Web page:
survivor of the Hiroshima bombing and an ICAN supporter, has been a leading
proponent of a ban.
“This is a truly historic moment for the entire world,” she said following
today’s vote. “For those of us who survived the atomic bombings of Hiroshima
and Nagasaki, it is a very joyous occasion. We have been waiting so long for
this day to come.”
“Nuclear weapons are absolutely abhorrent. All nations should participate in
the negotiations next year to outlaw them. I hope to be there myself to remind
delegates of the unspeakable suffering that nuclear weapons cause. It is all of
our responsibility to make sure that such suffering never happens again.”
There are still more than 15,000 nuclear weapons in the world today, mostly in
the arsenals of just two nations: the United States and Russia. Seven other
nations possess nuclear weapons: Britain, France, China, Israel, India,
Pakistan and North Korea.
Most of the nine nuclear-armed nations voted against the UN resolution. Many of
their allies, including those in Europe that host nuclear weapons on their
territory as part of a NATO arrangement, also failed to support the resolution.
But the nations of Africa, Latin America, the Caribbean, Southeast Asia and the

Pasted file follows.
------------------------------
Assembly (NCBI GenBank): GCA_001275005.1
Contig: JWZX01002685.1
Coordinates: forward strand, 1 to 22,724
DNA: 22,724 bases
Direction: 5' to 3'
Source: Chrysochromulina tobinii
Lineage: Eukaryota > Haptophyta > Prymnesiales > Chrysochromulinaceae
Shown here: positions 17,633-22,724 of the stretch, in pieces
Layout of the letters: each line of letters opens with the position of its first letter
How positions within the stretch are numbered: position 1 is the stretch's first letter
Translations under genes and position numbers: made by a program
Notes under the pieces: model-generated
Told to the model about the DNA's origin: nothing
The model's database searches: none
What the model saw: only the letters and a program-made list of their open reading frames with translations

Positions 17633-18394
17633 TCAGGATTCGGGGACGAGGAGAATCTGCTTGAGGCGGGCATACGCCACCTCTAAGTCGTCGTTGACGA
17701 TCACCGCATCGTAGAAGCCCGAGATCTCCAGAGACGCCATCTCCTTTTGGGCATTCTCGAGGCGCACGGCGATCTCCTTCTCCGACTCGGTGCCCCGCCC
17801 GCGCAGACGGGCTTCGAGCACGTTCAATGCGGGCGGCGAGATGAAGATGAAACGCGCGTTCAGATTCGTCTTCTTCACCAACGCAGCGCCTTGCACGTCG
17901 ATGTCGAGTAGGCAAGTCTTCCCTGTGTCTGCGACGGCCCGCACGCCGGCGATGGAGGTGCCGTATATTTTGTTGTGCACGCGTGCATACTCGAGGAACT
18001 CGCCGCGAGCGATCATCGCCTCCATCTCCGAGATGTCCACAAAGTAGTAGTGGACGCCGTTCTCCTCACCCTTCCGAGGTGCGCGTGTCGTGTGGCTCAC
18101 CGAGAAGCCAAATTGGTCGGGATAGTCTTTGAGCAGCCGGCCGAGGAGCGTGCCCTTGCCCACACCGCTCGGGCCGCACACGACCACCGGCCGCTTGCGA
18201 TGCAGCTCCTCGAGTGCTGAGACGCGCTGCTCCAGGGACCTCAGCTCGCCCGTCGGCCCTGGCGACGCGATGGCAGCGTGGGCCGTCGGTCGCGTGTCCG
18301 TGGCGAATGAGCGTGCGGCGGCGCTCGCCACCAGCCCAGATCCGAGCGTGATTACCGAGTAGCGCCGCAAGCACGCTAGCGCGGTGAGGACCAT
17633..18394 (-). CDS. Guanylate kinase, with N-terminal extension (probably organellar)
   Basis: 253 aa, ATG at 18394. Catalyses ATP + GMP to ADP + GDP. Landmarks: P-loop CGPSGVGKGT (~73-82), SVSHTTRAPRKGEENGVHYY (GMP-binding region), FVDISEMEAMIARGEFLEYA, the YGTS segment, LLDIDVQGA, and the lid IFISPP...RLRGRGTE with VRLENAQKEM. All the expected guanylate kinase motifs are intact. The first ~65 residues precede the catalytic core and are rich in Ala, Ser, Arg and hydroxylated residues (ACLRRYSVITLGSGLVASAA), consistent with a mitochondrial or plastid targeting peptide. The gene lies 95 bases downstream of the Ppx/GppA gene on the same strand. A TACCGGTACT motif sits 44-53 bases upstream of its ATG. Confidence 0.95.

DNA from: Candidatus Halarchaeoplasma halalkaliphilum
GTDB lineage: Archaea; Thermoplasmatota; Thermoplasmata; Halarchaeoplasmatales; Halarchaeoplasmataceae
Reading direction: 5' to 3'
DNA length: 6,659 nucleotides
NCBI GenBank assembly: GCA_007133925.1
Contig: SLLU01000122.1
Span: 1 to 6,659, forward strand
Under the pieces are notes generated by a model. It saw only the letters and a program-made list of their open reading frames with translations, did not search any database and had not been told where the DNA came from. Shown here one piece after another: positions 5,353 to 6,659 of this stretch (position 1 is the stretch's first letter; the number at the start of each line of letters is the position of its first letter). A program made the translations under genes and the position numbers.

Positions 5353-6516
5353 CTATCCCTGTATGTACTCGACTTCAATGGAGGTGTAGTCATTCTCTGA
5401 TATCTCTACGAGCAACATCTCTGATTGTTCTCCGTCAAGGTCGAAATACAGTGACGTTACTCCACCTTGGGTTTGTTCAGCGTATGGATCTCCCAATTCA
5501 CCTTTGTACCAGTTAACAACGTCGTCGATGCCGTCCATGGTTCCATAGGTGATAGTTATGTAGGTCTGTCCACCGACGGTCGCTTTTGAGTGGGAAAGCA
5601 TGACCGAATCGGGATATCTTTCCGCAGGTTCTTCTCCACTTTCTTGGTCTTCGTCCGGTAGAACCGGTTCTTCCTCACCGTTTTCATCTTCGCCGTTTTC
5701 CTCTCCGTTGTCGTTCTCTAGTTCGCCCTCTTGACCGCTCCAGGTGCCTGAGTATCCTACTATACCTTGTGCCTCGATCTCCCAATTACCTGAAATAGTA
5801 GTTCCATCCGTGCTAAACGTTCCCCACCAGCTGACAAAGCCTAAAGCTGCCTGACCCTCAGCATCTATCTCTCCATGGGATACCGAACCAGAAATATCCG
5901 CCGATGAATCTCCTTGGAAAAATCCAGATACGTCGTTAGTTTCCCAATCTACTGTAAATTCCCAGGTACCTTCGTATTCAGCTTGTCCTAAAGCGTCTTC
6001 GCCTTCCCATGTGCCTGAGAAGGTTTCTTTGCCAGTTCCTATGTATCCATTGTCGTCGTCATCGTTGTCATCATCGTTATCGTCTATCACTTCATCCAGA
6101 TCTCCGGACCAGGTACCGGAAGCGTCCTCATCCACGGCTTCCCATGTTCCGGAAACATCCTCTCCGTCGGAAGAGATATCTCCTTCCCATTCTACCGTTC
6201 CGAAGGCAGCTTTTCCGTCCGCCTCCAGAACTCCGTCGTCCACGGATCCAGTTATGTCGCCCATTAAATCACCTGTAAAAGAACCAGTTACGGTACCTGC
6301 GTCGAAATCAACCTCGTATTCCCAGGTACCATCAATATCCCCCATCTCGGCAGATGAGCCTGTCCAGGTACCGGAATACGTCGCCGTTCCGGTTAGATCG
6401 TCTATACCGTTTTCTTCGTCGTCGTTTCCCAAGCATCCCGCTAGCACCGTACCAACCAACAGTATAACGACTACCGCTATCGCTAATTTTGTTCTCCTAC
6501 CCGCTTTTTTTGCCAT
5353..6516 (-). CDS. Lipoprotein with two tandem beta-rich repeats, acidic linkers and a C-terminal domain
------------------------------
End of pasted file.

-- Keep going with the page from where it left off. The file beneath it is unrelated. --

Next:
Pacific voted overwhelmingly in favour of the resolution, and are likely to be
key players at the negotiating conference in New York next year.
On Monday, 15 Nobel Peace Prize winners urged nations to support the
negotiations and to bring them “to a timely and successful conclusion so that
we can proceed rapidly toward the final elimination of this existential threat
The International Committee of the Red Cross has also appealed to governments
to support this process, stating on 12 October that the international community
has a “unique opportunity” to achieve a ban on the “most destructive weapon
“This treaty won’t eliminate nuclear weapons overnight,” concluded Fihn. “But
it will establish a powerful new international legal standard, stigmatizing
nuclear weapons and compelling nations to take urgent action on disarmament.”
In particular, the treaty will place great pressure on nations that claim
protection from an ally’s nuclear weapons to end this practice, which in turn
will create pressure for disarmament action by the nuclear-armed nations.
End of wwpoenglish Digest V3 #50